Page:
The announcement earlier in the week that Salesforce.com is offering a slimmed down version of its main product for $9 a month was bound to put the fox in the start up hen house. According to TechCrunchIT:
For $9 per user per month, Contact Manager Edition will store and manage all contacts and accounts in the cloud. The product will integrate with any email system, including Microsoft Outlook, Gmail, Yahoo. The system will track all emails, keeping a record of customer interactions and will run pre-configured and customized reports on contacts and accounts. Of course, this tracking system can be customized to track data that is most important to an user’s needs.
Well yes, except that’s for a 1-2 user system.
I am a huge fan of Tactile and its CEO Jake Stride (see the short video above.) I was one of Tactile’s early adopters and have watched its steady progress over the last year/18 months. Such a shot across the bows of the nascent CRM startup world was bound to demand a reaction. Here’s what Jake says:
First of all the $9 pricing is for a cut down version, and only for 1-2 users. Once users start looking above that then we’re back to the old scenario (hence why I’m not worried).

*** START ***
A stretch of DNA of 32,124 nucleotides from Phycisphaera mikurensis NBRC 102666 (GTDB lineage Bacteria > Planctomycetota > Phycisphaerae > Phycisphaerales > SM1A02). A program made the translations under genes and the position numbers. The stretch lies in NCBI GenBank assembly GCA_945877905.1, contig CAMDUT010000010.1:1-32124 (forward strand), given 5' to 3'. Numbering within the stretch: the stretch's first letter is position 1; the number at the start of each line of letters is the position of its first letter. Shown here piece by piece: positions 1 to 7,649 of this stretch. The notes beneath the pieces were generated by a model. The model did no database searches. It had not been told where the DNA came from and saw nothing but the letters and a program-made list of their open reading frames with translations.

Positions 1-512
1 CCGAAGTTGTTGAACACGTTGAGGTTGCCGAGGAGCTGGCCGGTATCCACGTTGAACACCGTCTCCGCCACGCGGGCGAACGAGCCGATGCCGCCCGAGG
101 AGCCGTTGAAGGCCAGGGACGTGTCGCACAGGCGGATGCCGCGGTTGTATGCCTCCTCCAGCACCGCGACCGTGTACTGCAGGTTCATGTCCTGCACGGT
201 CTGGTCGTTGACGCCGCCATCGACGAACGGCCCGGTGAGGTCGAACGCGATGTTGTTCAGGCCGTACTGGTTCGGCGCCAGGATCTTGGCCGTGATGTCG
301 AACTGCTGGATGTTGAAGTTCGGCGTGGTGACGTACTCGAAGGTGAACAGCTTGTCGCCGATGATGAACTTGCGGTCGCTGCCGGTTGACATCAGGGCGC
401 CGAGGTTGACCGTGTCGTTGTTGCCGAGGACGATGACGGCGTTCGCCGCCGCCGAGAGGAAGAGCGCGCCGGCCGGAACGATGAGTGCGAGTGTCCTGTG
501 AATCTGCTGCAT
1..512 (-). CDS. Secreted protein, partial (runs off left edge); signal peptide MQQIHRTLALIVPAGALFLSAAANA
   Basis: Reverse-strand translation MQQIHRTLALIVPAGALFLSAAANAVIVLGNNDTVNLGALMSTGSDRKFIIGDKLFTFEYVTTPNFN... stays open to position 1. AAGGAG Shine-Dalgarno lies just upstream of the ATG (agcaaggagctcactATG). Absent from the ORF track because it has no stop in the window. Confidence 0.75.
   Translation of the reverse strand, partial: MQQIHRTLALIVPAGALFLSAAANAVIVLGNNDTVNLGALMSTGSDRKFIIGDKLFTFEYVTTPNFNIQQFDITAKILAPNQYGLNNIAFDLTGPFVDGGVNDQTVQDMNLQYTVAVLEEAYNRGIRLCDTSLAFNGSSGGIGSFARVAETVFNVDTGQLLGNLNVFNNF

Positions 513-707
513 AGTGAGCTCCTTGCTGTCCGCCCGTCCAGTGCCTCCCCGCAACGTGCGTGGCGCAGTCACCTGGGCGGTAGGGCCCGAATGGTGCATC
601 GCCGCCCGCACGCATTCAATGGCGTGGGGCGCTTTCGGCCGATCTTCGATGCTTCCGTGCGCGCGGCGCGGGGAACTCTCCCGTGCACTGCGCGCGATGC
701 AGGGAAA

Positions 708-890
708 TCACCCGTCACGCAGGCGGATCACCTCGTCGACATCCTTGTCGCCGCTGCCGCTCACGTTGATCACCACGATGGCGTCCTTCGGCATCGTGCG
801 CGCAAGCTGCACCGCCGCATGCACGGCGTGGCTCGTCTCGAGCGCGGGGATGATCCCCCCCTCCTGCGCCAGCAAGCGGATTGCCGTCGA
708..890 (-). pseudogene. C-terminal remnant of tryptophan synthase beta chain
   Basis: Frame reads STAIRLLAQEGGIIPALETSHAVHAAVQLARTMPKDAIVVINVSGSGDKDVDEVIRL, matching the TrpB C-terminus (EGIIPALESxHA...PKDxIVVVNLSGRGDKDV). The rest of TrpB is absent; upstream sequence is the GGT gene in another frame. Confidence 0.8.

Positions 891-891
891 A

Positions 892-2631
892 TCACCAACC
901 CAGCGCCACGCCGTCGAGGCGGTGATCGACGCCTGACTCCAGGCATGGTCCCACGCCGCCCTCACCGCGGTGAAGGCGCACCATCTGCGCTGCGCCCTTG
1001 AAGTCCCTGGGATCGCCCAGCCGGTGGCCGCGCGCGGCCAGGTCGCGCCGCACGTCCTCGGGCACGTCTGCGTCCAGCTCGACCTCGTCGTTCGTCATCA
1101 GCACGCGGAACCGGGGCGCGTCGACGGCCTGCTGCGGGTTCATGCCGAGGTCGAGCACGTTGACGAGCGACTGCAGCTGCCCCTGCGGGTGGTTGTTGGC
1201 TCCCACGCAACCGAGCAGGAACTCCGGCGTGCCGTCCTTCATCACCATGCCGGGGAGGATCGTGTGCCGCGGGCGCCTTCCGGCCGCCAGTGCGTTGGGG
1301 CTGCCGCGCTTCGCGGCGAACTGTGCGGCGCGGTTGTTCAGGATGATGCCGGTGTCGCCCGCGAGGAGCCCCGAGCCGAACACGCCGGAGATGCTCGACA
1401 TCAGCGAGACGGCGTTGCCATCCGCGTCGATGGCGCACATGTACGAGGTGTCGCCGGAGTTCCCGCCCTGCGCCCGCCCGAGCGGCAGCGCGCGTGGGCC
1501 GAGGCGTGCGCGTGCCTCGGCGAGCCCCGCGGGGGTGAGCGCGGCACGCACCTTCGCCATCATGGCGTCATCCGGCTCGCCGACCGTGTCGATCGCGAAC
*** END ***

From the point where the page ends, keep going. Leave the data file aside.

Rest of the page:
However, I’m betting users don’t think like that.
We’ll either have to start ‘objection handling’ the questions that go along the lines of “ah, but Salesforce have a $9/user/month edition” or help people migrate away once they grow and don’t want the ‘real’ pricing.
Last month I listened to John Hagel talk about innovation in China and India. One of the issues he discussed was the need to move smarter and faster than the competition to avoid the crippling effects of imitation. Salesforce.com is effectively imitating the smaller providers but having to do so on terms that don’t mean it self immolates its business model. It’s a sprat to catch a mackerel. The solution for companies like Tactile is to keep on innovating, knowing they can operate profitably at a modest cost base.
Don’t misunderstand what I’m saying. Salesforce.com is the elephant in the room for any new CRM provider. It can always outspend the small providers on awareness and marketing. It has successfully attracted CODA into developing financial applications against its platform. But that doesn’t necessarily mean it wins everywhere, despite the fact sales people like what it delivers. My video of salesperson John Peavoy discussing the benefits of salesforce.com remains one of my most popular recordings.
Jake is taking a pragmatic position but what will really matter is the response of users. Let’s hope they are able to make sensible comparisons.